Posted on Friday, February 4, 2011
Robo-signing, fraud and other documentation concerns that prompted some lenders to turn off the spigot of foreclosures temporarily last fall will likely stall housing recovery for a year.
That was the prediction Friday from well-known economist Mark Vitner, who was among the speakers at an economic outlook conference sponsored by the Urban Land Institute Southeast/Caribbean District Council.
“That slow down of foreclosures has pushed out the timeframe when we would have gotten through that critical mass of foreclosures that would have led to stabilization,” he told the hundreds of developers, brokers, lawyers, public officials and financiers gathered for the half-day conference at the Seminole Hard Rock Hotel & Casino in Hollywood.
So, instead of seeing price stabilization later this year, it will likely be 2012, said Vitner, managing director and the senior economist at Wells Fargo.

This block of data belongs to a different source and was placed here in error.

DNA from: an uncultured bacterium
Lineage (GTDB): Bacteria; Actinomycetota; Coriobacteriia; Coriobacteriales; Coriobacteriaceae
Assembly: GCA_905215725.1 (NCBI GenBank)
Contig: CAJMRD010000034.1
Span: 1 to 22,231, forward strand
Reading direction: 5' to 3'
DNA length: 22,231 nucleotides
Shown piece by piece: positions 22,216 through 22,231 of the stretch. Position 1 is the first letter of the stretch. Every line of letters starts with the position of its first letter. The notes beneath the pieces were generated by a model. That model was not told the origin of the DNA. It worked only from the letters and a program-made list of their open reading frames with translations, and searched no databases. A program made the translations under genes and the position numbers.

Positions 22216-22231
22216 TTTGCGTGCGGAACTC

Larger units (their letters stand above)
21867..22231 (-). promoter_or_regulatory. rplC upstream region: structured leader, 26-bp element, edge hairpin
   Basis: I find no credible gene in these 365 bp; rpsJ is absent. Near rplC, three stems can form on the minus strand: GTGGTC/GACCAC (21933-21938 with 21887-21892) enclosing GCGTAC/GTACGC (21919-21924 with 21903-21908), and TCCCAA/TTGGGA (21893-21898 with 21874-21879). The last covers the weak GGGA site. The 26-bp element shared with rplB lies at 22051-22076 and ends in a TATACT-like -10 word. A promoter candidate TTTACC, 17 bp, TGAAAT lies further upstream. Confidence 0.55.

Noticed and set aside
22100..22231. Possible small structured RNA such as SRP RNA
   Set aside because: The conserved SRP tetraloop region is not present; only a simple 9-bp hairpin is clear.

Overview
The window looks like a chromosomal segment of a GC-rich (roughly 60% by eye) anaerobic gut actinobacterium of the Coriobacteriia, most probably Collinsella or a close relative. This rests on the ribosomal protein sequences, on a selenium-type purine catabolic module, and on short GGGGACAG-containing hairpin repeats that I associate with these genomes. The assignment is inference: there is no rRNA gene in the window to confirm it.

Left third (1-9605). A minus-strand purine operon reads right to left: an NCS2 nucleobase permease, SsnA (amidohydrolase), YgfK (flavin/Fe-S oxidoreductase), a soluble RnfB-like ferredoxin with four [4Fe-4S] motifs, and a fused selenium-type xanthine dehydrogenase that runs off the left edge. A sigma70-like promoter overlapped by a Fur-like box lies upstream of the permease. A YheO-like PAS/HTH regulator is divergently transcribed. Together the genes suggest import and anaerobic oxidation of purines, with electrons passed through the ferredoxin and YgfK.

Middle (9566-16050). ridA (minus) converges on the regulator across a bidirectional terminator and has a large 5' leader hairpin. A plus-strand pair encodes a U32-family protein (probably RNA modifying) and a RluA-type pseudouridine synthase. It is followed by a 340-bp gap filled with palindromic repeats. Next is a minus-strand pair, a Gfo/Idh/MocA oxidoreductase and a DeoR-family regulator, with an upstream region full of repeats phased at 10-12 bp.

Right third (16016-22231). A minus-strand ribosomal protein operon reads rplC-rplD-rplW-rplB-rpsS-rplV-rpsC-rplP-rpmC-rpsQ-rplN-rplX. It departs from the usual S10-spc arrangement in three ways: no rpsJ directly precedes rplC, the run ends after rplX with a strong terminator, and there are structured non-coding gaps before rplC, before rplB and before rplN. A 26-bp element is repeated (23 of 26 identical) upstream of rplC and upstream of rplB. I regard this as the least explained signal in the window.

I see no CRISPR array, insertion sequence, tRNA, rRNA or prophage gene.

Allegations over robo-signing led to temporary lender moratoriums to inspect paperwork and procedures and trampled down foreclosure rates in Florida and across the nation.
Bank of America Corp., JPMorgan Chase & Co. and Ally Financial temporarily halted some foreclosures while they investigated their practices.
They later restarted foreclosures, but those properties won’t make it to the market in time for the spring selling season.
And once you miss that, Vitner says, the chance of recovery is lost for another year.
Vitner said he expected to see cumulative home prices continue to decline by 6 to 8 percent for the next seven to eight months, perhaps bottoming out later this year.
He said one of the biggest problems still facing Florida’s economy is “the hangover from the housing bust.”
South Florida Business Journal - by Darcie Lunsford